We thought this excerpt from Elissa Schappell’s excellent essay from The Writer’s Notebook II might be both informative and inspirational to those of you taking part in our Shirley Jackson Short Story contest.
“Great is the art of beginning,” Longfellow said, “but greater the art of ending.”
It’s true. Beginnings, like first kisses, need only seduce us with their potential, clearly establish the theme, cast, and tenor of the affair to come, whereas the ending must realize the story’s potential, deliver on the checks the beginning has signed, and do so in such a memorable way that the reader is left wanting more. For we may forget how a relationship began—we were drunk, it was wartime, it began slowly—but rarely do we forget how it ended—with a slap, a kiss tasting of tears, a farewell wave from the back of a camel. It’s the end of the story we’re focused on when we recount these tales of betrayal, lost love, infidelity, isn’t it?
The ending bears all the weight of the story, its task nothing less than imbuing the story with meaning and making it unforgettable. The ending must fulfill the reader’s expectations by answering the questions that have been raised in the reader’s mind (or at least some of them), and it has to make sense, but at the same time, it should be unexpected. I don’t mean I want a surprise—I mean, even if I know how the story will end, I want to be surprised by the way I get there. The writer has done his job, novelist David Leavitt says, when the reader’s reaction to the ending is “Oh my God,” followed by “Of course.”
Obviously, endings are hard. Every writer struggles with them. Ernest Hemingway revised the last page of A Farewell to Arms thirty-nine times. When asked in an interview what the problem was that had him in such a swivet, he answered, “Getting the words right.”
Oh, is that all?
If beginnings are characterized by a lot of throat clearing and exposition, and the middle is where the writer hits his stride, endings—the knowledge that the end is near, The C on my A-B-C narrative arc looms!—strikes panic in writers’ hearts. You have to understand your story to end your story. Endings are harder than beginnings because they must grow organically out of the rest. They must, as Anton Chekhov says, “artfully concentrate for the reader an impression of the entire work.”
Of course, certain genres require specific closures. Mysteries, crime novels, ghost stories, bodice rippers, all by their very nature promise a neat resolution. Once the reader knows “who done it” and how; what, pray tell, ate those Eagle Scouts; and who will end up in whose arms, there is no reason for the author to stick around. Indeed, it’s best just to tidy up quickly and get out of there as elegantly as possible. Part of the pleasure of reading these genres is knowing exactly what sort of ending we can expect, and that our desires will be satisfied. But in fiction writing, it is often less clear to the writer how an ending should be resolved. Here are some common approaches—both ones to aspire to and ones to avoid—when writing an ending.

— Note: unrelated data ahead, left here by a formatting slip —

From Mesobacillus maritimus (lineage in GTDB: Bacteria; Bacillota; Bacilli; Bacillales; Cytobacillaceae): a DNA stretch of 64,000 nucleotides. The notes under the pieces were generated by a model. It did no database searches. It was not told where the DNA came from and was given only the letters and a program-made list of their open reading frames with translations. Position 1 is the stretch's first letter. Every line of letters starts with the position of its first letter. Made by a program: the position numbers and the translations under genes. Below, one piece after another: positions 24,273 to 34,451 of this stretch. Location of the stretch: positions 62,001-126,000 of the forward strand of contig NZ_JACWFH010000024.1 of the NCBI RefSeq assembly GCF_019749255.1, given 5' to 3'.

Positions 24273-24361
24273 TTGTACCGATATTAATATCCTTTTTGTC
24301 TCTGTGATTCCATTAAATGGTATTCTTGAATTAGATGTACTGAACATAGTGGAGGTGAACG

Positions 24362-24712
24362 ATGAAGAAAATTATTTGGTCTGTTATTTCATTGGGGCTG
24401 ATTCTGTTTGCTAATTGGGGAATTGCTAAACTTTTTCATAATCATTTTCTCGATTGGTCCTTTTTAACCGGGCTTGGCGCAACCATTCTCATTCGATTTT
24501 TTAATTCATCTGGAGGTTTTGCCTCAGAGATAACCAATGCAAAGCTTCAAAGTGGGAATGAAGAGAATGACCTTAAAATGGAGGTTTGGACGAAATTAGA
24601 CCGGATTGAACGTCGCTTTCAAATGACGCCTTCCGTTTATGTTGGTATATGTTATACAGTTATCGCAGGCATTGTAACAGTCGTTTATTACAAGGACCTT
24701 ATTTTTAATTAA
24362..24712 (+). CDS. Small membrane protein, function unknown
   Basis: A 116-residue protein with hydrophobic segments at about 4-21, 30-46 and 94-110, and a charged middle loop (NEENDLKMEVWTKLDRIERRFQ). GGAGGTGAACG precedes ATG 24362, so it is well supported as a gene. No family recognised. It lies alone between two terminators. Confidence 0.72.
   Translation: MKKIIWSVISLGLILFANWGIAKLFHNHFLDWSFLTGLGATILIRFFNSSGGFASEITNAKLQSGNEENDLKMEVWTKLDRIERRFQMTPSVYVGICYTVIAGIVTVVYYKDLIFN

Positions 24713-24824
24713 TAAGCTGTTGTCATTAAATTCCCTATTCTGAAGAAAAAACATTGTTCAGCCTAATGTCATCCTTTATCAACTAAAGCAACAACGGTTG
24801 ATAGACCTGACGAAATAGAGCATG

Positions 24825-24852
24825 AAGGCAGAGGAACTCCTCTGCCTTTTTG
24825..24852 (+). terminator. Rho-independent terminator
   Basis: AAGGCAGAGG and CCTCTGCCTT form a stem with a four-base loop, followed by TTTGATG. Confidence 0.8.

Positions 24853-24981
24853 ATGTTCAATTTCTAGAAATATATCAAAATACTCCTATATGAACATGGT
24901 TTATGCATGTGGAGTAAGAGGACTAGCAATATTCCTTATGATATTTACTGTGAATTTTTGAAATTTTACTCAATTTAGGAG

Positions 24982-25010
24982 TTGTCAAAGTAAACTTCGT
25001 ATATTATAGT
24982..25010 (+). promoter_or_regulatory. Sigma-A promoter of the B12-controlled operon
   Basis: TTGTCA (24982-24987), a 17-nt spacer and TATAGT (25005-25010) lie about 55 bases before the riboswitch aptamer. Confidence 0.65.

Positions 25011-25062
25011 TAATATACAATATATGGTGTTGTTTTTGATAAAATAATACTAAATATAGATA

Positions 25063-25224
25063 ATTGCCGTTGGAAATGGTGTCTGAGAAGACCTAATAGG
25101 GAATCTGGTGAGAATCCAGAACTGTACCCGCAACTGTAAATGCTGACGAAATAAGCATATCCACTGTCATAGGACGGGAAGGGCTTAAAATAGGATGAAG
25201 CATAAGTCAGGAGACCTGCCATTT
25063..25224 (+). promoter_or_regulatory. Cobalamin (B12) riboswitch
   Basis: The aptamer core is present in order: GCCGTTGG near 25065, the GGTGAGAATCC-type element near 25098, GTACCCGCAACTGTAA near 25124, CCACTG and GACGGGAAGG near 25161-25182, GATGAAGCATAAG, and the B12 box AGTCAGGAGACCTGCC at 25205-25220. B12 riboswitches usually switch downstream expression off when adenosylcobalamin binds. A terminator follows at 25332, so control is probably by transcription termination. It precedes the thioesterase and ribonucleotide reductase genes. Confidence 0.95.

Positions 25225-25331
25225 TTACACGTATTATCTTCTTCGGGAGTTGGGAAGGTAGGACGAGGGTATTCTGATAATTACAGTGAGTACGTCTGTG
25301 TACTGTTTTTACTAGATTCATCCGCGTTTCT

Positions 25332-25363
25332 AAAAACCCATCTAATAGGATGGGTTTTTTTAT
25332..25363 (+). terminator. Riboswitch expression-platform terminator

The Doogie Howser Ending
The pressure to tell readers what we want them to know is strong. Oftentimes, this anxiety manifests itself in the last paragraph of the piece being written in the form of summation, telling our readers what we fear we haven’t shown them, or what Rob Spillman, the editor of Tin House magazine, calls a “Doogie Howser at the typewriter” moment. Doogie Howser, M.D. was a television show in the early nineties starring Neil Patrick Harris as a relentlessly perky teen doctor. At the close of every episode, Doogie would sit down at the typewriter and bang out the takeaway (“Today I learned that friends are invaluable”), just in case you missed it.
The cure for Howsering is simple: amputate the offending paragraph or paragraphs and be done with it. I realize that sounds heartless and cruel, but buck up, darling. You’re in grand company. William Faulkner was speaking from experience when he advised writers to “murder your darlings.” Understand that most early drafts are greatly improved by tearing off the first and last pages. If excising the last paragraph or page doesn’t reveal an ending that feels true, then go back. Retrace your steps and return to the place where you last felt a pulse, where the language felt alive, and you felt engaged. If that’s not your ending, it will at least point you true north.